Jewish World Review May 28, 2003 / 26 Iyar, 5763
Peter A. Brown
Bail out states? It's not D.C.'s job
http://www.jewishworldreview.com | Lost in the fight over President Bush's tax cut were any questions about the wisdom of bailing states out of the fiscal holes that they largely dug for themselves. Yes, part of the deficits from Austin to Albany stem from homeland-security costs ordered by Congress. Mostly, though, the record red ink results from state lawmakers spending too much - even more proportionally than Congress - during the good times.
The $20 billion for the states tucked into the $300 billion-plus federal tax cut is unwise because it will reduce the pressure on the states to put their own houses in order. The question of whether the feds should help states avoid tough choices about what programs are worth funding is a microcosm of the national debate on government's role.
Democrats charge that Republicans want to roll back Franklin D. Roosevelt's New Deal, which created Social Security and reversed the notion that government should let the marketplace operate with little or no oversight.
Actually, the change in public sentiment against an overreaching government role in the economy that began with Ronald Reagan's 1980 election and led to the Republican takeover of Congress and the presidency is more an effort to curb the excesses of Lyndon B. Johnson's Great Society.
LBJ defined his increased government benefits as entitlements and sadly created a societal mind-set that citizens are owed by their government, not, as John F. Kennedy so eloquently put it, the other way around.
That's why it matters how states deal with their deficit problems.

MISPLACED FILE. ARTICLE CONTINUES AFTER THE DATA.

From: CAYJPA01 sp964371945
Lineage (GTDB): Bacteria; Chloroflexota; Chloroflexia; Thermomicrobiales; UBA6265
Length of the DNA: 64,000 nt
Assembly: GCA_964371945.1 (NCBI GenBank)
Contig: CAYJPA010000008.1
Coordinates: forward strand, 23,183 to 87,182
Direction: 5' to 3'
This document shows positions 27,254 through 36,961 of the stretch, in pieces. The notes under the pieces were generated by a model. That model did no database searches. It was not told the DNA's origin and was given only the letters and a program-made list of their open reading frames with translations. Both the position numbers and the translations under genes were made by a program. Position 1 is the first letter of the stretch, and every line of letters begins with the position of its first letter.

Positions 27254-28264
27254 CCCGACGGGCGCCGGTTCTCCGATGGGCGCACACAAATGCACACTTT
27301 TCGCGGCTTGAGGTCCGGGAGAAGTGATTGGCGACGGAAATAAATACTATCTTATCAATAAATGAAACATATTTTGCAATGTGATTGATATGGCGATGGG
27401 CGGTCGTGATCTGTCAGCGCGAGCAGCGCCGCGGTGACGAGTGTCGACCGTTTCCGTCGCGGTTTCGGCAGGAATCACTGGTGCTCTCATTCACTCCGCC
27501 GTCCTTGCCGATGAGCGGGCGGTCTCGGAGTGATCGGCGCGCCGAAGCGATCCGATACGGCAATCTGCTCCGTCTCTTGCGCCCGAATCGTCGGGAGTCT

Once again, congressional Democrats want increased revenues in state coffers, either through new taxes or federal aid. A handful of votes from Republican moderates in Congress forced the $20 billion for states into the final legislation. Its supporters wrongly assume that Congress must save states from deciding what they want enough to pay for themselves.
Those decisions have been a long time in coming.
In the booming 1990s, when excesses were rife, state government spending increased at a higher rate than tax revenues - and, at a rate almost double that of the federal government.
Had states decided in 1990 to increase spending only at the same rate as the feds, no state would face shortfalls today. In addition, there would be enough cash to give each U.S. household $525, said Brian Riedl of the Heritage Foundation.
In tough times, tax revenues fall and spending grows. Since 1998, outstanding state and local debt has increased 26 percent, while over the same period the federal debt shrank, according to the Financial Times, a British business newspaper.
The lesson is that per-capita shortfalls are smaller in states with lower taxes because they didn't create larger needs to begin with.
In Florida, with no income tax and generally low levies, the deficit per resident is a fraction of fellow megastates California and New York, where candidates vie for votes by playing "let's make a deal."
And guess what. Florida lawmakers won't be raising taxes - although they will increase some "user fees" - while New York and California and other tax-friendly states will be raising many billions in levies.
For years, Democrats have charged that Republicans want to cut taxes to shrink government's role in American life. Actually, Republicans want to cut taxes so people can keep more of their own money. A nice benefit is that doing so reduces the cash in government coffers and forces politicians to set priorities.
That's why, as Grover Norquist, who heads the anti-tax Americans for Tax Reform, wrote in December's The American Enterprise: "What Mae West said of sex is true about tax cuts. Even the bad tax cuts are good."
And, in times like these, when government revenues don't match program commitments, states and localities should choose exactly how they want to spend tax dollars.
What is so bad about that? Had states gotten the message about spending controls before, they wouldn't be in such dire straits now.
If some states want to spend more money than do others, that is their right. But they need to make that decision overtly and not depend on Washington (and the residents of other states whose taxes go to D.C., too) to bail them out.
Americans can vote with their feet about where they want to live, what their taxes will be and how government spends their money. It's the American way.